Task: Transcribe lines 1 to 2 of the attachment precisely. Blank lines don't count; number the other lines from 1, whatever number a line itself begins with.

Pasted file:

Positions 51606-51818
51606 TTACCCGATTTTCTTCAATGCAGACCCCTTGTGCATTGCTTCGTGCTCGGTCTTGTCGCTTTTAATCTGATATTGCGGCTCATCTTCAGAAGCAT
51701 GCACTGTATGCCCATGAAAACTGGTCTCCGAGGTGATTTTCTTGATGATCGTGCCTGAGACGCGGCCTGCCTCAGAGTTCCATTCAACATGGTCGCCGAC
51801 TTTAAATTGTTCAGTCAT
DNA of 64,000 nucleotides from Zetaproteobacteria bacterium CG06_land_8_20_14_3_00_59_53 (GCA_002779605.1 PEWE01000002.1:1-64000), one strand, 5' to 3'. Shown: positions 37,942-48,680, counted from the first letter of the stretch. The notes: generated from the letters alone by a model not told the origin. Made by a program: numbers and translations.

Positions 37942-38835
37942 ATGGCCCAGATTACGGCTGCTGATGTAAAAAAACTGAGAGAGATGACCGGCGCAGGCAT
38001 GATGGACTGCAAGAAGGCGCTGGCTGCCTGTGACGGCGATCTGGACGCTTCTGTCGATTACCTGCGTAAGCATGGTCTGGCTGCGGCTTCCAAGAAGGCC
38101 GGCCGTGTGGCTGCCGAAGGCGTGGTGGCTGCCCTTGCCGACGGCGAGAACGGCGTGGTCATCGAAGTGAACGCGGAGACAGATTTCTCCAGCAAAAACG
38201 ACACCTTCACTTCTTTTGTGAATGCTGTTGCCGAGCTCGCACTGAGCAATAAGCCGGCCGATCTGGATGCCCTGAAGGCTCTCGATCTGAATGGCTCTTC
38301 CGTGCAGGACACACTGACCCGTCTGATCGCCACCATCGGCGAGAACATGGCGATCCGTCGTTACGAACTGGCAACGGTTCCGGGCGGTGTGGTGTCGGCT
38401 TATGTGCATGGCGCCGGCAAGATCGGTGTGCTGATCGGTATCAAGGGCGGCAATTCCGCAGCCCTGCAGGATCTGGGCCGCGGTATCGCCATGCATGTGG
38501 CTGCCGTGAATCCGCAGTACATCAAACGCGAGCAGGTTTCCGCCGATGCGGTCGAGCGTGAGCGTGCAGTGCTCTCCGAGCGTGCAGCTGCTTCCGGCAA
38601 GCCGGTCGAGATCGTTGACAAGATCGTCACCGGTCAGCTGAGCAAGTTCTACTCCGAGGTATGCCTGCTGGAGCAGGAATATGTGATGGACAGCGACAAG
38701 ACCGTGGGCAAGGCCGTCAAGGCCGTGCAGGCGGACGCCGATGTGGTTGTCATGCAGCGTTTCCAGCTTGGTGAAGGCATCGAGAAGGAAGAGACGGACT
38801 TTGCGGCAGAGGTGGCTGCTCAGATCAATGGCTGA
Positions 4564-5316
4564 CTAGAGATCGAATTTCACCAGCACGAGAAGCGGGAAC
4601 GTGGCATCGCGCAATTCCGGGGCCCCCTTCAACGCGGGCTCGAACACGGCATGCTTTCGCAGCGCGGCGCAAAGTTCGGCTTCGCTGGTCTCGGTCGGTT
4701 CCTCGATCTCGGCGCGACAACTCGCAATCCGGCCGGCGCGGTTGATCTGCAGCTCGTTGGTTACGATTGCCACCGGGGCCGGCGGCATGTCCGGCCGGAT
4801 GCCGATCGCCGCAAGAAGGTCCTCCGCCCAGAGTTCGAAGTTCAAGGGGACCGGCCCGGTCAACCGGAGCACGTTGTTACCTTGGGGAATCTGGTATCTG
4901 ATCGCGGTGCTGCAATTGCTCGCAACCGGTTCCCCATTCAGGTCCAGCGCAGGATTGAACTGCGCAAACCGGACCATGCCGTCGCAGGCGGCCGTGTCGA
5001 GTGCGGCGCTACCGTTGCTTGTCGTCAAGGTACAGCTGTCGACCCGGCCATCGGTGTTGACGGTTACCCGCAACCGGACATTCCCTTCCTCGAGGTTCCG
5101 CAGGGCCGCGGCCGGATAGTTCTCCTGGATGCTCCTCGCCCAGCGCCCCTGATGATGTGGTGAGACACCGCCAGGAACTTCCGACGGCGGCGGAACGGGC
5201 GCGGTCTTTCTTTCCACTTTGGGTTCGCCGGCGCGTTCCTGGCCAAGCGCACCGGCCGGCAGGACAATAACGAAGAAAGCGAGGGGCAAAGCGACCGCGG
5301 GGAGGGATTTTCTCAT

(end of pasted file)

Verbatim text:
Positions 51606-51818
51606 TTACCCGATTTTCTTCAATGCAGACCCCTTGTGCATTGCTTCGTGCTCGGTCTTGTCGCTTTTAATCTGATATTGCGGCTCATCTTCAGAAGCAT